Letters

Standards debate more than just testing Your Oct. 19 article, "If these are high standards, we don't want them," publicizes the very real possibility that the American government-run schools are going to throw the baby of standards and high expectations for kids in inner-city schools out with the bath water of poor teacher training and inept state administrators.

The attack on the standards movement rests on some fallacies. First, teachers have been taught by "experts" that the way to increase test scores is to give up engaging teaching methods and go to "drill and kill."

Tennessee's Value-Added Analysis System (TVAAS) has clearly demonstrated that this belief is erroneous. By focusing on "gains," and asking whether each child is learning at least as much as the national norm each year, we have found that many of our schools are able to exceed that norm. The fact is, schools that use the most engaging methods of teaching are also doing the best at helping children make achievement gains. Maryville Middle School, in Tennessee, has led all middle schools in the state since TVAAS results started coming out. Are parents pulling their children out? No. The school has a waiting list of out-of-county parents wanting to pay tuition to get in. One computer for every three students, emphasis on cooperative and individual projects - all the "good stuff" that one of your sources, Alfie Kohn, claims is incompatible with standards. Clearly, the drumbeat of "standardized tests kill good teaching" is out of rhythm with reality. So, why do we keep hearing this argument? As pointed out by your article, some states have created some ridiculous and unrealistic tests.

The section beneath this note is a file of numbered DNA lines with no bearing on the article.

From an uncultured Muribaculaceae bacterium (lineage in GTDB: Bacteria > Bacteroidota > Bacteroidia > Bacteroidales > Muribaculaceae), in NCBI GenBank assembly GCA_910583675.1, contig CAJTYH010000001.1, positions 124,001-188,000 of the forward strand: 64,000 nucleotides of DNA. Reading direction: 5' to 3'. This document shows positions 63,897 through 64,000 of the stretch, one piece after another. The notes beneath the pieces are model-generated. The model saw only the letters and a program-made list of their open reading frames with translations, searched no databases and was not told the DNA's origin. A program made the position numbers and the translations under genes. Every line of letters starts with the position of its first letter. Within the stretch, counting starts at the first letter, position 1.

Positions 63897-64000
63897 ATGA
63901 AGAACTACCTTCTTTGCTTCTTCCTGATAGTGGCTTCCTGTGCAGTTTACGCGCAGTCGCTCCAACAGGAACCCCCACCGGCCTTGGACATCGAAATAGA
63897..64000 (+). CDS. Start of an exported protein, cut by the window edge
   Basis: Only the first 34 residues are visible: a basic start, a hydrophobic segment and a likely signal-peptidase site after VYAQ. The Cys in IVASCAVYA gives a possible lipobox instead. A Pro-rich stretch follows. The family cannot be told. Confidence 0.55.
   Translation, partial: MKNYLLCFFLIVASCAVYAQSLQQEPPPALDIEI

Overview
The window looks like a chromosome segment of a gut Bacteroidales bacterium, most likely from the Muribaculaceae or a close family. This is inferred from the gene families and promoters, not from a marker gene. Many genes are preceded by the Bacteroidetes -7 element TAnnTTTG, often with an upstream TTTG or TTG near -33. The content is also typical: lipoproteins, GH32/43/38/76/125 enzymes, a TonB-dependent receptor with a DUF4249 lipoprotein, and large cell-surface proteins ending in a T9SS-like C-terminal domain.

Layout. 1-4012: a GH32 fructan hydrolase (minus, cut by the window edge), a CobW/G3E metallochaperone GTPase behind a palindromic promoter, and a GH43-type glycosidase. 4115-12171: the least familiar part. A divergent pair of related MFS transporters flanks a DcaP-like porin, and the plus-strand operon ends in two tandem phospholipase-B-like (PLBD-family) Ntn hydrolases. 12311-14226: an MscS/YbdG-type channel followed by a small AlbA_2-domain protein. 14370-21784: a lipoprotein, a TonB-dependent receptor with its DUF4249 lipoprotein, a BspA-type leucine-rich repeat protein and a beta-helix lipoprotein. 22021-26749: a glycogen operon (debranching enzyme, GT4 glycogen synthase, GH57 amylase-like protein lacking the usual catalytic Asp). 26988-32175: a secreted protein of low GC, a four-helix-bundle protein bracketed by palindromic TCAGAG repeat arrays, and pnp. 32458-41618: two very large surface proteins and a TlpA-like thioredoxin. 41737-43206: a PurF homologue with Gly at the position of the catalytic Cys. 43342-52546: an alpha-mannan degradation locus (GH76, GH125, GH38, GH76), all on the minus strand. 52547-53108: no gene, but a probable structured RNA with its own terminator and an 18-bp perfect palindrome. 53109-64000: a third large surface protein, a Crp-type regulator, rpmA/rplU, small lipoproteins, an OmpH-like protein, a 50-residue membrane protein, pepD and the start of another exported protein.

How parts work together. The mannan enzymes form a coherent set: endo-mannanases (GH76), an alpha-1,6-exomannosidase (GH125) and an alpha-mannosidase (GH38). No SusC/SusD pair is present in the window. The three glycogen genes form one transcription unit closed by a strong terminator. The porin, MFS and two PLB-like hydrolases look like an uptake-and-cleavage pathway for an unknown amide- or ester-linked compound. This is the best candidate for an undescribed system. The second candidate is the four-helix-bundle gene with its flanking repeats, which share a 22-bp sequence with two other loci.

So why are some "education leaders" leading the charge against standards? Maybe they really believe that teachers and schools that aren't doing well are being held back by them. But, perhaps, they've also seen the thorny problems they will have to face if they admit that teachers are incredibly important. Where are these highly effective teachers? In the inner-city schools or in the suburbs? As long as policy leaders can pretend that teachers are "commodities," they can ignore inequitable distributions of effective teachers. It's a sad day when well-to-do parents of high-achieving kids are led to campaign against standardized testing due to the disinformation campaign of a few "education professionals" and the ineptness of state administrators. Especially since those test scores, analyzed on a value-added basis, offer hope for better teaching and learning for both their kids, and for kids who aren't nearly as fortunate. David N. Shearon, Nashville, Tenn. Member, Nashville Board of Education

Pokmon perils Regarding "Pokmon: new scourge of the schoolyard" (Oct. 4): You write that "in San Diego, the parents of five children ... filed a class-action suit alleging Pokmon makers are encouraging their children to gamble." Any parent giving their nine-year-old money to spend on something they disagree with is doing the same. Paul Fisher, West Chazy, N.Y.

Where is US "concern" for Iraqis? In his Oct. 13 opinion column David Newsom writes, "Washington's concerns for the health and welfare of the Iraqi people should be clear." Mr. Newsom should cite our initial bombing of Iraq in 1991, purposely demolishing civilian targets such as water and electrical infrastructures. Or perhaps the total economic sanctions designed so that the Iraqi people (for whom we have such concern) could not rebuild their bombed cities. Or maybe he would like to bring up the maintenance of sanctions over the past 9 years, causing widespread hunger and other problems as proof of "Washington's ample record of concern." Daniel H. Stone, San Francisco

The Monitor welcomes your letters and opinion articles. We can neither acknowledge nor return unpublished submissions. Letters must be signed and include your mailing address and telephone number.

Mail letters to 'Readers Write,' and opinion articles to Opinion Page, One Norway St., Boston, MA 02115, or fax to 617-450-2317, or e-mail to oped@csps.com

(c) Copyright 1999. The Christian Science Publishing Society

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